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Clippers want the best of both worlds

Clippers want the best of both worlds
Clippers point guard Chris Paul, left, defends against Oklahoma City Thunder point guard Russell Westbrook during Game 1 of the Western Conference semifinals in May. (Sue Ogrocki / Associated Press)

It's not enough for the Clippers to routinely outscore teams while playing at a high pace offensively.

They also want to pull off the rare double of being one of the NBA's most efficient defensive teams.

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"It's an unbelievable combination if you can do both," point guard Chris Paul said Saturday, "and we're going to try to be that team."

You need to look no further than the defending champion San Antonio Spurs to find a template for what the Clippers are trying to achieve. The Spurs ranked seventh in the league last season in offensive efficiency, scoring 110.5 points per 100 possessions. They were third in defensive efficiency, allowing 102.4 points per 100 possessions.

That dual effectiveness led San Antonio to a 62-20 record and a five-game victory over the Miami Heat in the NBA Finals.

The Clippers seem to have the offensive part of the equation mastered, scoring an NBA-best 112.1 points per 100 possessions last season. They weren't as good defensively, giving up 104.8 points per 100 possessions to rank ninth in the league.

Most teams excel on one side of the ball but few are adept on both. There's an easy explanation.

"It's no possessions off," Clippers guard Jamal Crawford said. "It's constant motion to be locked in on both sides of the ball."

Coach Doc Rivers said a team's offensive prowess can actually hinder its defensive tenacity.

"When you're a high-scoring offensive team," Rivers said, "you always fall back on, 'Well, we'll get a basket instead of getting a stop' and I've always thought you can do both pretty good. Even our Boston teams, we didn't score a lot ,but if you looked at our offensive efficiency numbers, we were in the top five. So it's proven you can do both."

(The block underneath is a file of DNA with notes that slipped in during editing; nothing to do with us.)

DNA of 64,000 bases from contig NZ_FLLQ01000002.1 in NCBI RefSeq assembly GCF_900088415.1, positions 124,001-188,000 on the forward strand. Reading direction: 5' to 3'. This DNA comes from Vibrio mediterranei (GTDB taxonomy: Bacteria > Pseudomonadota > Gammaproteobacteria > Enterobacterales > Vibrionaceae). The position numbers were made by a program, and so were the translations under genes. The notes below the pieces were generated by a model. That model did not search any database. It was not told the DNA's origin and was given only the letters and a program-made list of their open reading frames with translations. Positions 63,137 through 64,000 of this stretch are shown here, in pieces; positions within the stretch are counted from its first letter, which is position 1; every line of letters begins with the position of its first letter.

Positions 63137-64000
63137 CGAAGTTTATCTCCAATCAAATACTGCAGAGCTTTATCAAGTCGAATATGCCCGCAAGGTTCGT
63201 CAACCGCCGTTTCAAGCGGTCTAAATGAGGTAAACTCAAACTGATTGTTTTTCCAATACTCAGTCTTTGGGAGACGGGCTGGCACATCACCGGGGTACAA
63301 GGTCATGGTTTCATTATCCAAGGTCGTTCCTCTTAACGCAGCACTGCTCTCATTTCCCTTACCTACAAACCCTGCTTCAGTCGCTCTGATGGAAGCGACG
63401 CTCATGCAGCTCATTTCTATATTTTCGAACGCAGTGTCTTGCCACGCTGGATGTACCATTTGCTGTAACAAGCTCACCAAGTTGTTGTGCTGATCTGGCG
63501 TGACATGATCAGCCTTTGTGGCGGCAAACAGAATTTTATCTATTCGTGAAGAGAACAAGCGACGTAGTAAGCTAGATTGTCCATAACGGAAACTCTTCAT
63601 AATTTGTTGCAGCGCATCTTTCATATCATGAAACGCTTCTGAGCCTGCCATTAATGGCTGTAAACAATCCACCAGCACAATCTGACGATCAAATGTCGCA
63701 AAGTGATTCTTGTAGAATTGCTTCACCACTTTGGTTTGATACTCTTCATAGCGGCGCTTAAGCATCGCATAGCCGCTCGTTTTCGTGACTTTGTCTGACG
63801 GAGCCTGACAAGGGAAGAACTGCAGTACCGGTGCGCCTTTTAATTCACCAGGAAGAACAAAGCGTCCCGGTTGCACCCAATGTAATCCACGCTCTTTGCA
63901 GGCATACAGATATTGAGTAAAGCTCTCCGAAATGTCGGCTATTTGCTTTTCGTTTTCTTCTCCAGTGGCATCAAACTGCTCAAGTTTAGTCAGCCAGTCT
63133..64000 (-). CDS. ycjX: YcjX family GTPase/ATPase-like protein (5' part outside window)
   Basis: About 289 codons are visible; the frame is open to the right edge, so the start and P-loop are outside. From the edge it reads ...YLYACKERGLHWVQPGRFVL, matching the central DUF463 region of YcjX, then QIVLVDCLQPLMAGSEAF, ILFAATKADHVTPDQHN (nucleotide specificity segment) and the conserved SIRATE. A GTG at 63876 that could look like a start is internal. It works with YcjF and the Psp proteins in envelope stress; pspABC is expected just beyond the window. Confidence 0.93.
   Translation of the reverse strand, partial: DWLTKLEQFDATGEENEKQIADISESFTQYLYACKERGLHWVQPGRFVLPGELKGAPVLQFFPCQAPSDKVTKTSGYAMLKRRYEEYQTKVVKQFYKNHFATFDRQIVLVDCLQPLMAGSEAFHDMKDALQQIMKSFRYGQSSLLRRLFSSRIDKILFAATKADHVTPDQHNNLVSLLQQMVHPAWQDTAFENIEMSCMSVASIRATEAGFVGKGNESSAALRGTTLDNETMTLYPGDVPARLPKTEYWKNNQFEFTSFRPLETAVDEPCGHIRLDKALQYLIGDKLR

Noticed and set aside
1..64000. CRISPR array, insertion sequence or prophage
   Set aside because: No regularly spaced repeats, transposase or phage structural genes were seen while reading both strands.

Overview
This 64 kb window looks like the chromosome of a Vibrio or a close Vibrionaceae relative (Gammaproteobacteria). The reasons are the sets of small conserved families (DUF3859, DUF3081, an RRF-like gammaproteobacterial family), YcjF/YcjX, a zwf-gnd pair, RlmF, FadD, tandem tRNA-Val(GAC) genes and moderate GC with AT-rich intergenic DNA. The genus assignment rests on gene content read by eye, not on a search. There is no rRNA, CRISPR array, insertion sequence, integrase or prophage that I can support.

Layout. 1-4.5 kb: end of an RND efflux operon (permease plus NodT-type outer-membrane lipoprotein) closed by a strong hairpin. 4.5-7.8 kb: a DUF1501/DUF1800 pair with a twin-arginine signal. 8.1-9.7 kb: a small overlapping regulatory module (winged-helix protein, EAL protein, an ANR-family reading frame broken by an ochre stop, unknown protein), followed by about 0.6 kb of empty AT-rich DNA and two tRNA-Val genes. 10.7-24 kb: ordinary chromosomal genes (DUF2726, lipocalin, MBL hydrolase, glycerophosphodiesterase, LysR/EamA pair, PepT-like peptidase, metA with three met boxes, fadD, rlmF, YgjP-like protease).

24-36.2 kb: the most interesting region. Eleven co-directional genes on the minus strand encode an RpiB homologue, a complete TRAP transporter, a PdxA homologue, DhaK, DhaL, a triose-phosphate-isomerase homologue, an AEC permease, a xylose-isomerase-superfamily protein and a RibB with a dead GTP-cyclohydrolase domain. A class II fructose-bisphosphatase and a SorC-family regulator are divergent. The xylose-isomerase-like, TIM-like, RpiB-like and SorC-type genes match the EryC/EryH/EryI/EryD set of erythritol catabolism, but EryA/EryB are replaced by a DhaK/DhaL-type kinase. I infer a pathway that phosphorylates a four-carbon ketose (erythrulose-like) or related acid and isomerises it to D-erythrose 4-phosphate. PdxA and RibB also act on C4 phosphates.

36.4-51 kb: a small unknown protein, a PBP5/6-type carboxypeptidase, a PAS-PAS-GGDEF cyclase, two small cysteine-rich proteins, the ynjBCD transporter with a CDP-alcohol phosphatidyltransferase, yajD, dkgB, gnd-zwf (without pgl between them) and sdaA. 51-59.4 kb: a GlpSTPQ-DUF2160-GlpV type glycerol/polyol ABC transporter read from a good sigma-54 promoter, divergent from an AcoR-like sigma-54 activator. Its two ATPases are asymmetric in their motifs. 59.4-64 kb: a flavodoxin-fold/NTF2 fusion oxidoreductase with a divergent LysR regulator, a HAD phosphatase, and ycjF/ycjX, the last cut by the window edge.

Take two

The Clippers' defense was certainly lacking in their exhibition opener, a 112-94 defeat to Golden State.

Rivers said he was seeking a better effort Sunday evening at the Moda Center against the Portland Trail Blazers.

The coach said he was not sure who would start at small forward as he continues to refine a rotation that includes Matt Barnes, Reggie Bullock, Chris Douglas-Roberts and Joe Ingles.

Getting technical

Forward Blake Griffin, who was suspended one game by the league last season for receiving 16 technical fouls, was in midseason form in the exhibition opener, receiving a technical for arguing a non-call midway through the second quarter.

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Rivers immediately picked up his own technical after letting officials know he thought Griffin's was unwarranted.

"I got a tech on that because I just thought that was way too quick," Rivers said. "I didn't think Blake did enough to get a tech. Like, what the hell was that? I don't think I've had a tech in the preseason in my career, so there's a first for everything."

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